Ewing vows 'best deal' for fishermen after Brexit vote
Scotland's Rural Economy Secretary Fergus Ewing has vowed to get the "best deal" for Scotland's fishermen.
He made the pledge after meeting with fishing industry leaders to discuss the future of the sector in the wake of the EU referendum result.
Many fishermen welcomed the Brexit vote, having claimed they were unfairly treated by the European Union.
However, First Minister Nicola Sturgeon has said she wants to protect Scotland's position in Europe.
Speaking after the meeting in Glasgow, fishing sector representatives said the meeting was "very fruitful".
And Mr Ewing said key fishing talks would continue over the minimum two-year period needed for Brexit negotiations.
"I am working with the fishermen's representatives, I respect their views, I understand they have a different perspective from the Scottish government, but that will not stop us working constructively to get the best deal for Scotland," he added.
Mike Park, the chief executive of the Scottish White Fish Producers Association, told BBC Radio Scotland's John Beattie programme, that the two sides would produce an "agreed statement" on the future of the industry.
He said the industry in Scotland did not want the EU to negotiate on its behalf with Norway, Faroe and Iceland for fishing opportunities.
"What we want to do is create our own top table with our negotiators there, backed up by fishermen, negotiating with the other main fisheries nations," he said.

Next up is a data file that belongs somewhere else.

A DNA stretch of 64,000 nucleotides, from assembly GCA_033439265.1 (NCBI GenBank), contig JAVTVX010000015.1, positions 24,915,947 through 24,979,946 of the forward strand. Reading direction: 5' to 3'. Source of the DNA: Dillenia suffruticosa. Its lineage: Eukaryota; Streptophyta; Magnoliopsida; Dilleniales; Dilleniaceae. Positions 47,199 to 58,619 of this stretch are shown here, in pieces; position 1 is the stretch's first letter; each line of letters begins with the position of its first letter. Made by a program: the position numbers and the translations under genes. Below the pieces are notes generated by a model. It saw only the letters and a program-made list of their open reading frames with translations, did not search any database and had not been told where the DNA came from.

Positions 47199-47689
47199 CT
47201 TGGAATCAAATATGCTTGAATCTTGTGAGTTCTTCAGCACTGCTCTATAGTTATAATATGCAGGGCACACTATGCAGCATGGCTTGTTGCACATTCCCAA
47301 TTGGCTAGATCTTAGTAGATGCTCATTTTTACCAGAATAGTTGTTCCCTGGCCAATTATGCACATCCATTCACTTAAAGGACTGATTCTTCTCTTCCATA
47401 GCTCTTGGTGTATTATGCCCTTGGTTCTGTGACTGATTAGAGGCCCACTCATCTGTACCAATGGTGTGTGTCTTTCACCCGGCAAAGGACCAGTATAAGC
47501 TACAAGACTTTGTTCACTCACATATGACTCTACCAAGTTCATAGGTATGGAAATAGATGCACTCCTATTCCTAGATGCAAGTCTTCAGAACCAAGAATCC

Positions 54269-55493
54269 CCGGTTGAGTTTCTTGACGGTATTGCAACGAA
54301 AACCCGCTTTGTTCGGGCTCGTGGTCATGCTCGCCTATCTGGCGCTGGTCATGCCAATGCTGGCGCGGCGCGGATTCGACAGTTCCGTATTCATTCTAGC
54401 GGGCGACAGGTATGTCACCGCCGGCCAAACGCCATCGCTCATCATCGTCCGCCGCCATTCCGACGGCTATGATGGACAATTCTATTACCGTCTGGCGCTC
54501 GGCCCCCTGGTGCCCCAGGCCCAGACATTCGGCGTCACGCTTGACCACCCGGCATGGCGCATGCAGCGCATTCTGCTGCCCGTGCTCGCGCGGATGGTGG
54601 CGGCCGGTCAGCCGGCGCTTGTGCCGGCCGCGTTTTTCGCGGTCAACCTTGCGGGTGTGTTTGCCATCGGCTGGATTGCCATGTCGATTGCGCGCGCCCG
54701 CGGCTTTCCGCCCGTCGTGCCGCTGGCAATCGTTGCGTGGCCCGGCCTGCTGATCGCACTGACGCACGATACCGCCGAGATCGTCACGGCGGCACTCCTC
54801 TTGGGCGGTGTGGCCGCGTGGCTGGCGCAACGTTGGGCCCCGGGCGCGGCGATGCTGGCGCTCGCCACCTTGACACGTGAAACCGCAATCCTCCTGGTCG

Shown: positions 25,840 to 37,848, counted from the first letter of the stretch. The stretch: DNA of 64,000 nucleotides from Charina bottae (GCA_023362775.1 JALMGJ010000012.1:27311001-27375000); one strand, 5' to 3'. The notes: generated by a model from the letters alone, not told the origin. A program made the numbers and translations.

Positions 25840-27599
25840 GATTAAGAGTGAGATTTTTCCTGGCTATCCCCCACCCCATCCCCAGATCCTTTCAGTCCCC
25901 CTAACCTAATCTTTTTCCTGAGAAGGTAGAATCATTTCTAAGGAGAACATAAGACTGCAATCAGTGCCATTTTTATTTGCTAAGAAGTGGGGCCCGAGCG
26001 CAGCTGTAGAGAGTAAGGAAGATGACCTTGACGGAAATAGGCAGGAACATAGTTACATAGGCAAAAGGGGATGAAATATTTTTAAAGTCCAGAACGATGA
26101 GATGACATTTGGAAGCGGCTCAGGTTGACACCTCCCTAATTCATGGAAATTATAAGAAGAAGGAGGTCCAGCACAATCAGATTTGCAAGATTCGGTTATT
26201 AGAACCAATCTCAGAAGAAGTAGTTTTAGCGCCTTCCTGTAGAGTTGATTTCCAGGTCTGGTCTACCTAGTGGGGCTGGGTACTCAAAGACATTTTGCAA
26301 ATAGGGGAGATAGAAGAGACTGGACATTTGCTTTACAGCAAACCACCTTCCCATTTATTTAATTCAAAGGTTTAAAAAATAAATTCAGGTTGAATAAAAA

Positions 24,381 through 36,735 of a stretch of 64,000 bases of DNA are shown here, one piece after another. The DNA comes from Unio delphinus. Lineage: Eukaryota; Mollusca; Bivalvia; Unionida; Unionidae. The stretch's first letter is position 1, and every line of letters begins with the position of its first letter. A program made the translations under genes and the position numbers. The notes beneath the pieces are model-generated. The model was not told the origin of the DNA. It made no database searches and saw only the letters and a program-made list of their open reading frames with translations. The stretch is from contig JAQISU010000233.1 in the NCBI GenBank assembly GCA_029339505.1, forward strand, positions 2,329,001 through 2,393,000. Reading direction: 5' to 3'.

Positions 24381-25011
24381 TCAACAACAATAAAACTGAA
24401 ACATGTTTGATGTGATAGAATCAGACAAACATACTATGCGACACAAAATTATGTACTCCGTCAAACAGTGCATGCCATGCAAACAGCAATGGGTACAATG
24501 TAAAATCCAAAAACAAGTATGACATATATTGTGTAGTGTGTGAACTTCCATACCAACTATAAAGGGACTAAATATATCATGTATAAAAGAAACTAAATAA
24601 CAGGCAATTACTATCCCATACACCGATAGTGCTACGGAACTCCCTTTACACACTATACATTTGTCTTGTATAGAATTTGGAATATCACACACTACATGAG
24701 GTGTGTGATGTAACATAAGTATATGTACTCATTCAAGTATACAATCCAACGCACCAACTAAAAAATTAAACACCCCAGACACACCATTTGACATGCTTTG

"That's the rightful place for the Scottish and the UK fishing industry."
Mr Park said it would allow Scottish fishermen to catch "far more" of the available stocks.
"We're not going to catch more fish but in terms of Norway, Faroe, Iceland, they're catching fish that ultimately should be ours," he said.
It could lead to a more complicated relationship with the EU, he added.
"We don't necessarily want out of the EU but we want a situation that will deliver us independent management of our fisheries," he said.
"The only position that we can see in terms of allowing us to manage our own fisheries is out of the EU.
"That may mean in terms of free trade and single market, then you negotiate back in.
"But as fisheries representatives, our clear focus is on a table where we sit down, shoulder to shoulder with our negotiators, negotiating against the EU, negotiating against Norway, negotiating against Faroe.
"And in that way, we think over time, we will secure a better deal for our fishermen."
Bertie Armstrong, chief executive of the Scottish Fishermen's Federation (SFF) said: "The minister listened carefully to our points of view and we both acknowledged that there was a significant divergence in our approach to EU membership.
"However, there was also recognition from both parties of the need to maintain close dialogue and a good working relationship."
The SFF took a neutral stance on the UK's membership of the EU before the 23 June referendum.
But after members met in the wake of the result, they said Brexit was the preferred option.
The UK voted to leave the EU by 52% to 48%. The vote north of the border was to remain by 62% to 38%.
The Scottish government said before the result that EU membership was in the "best interests" of Scotland's fishing industry.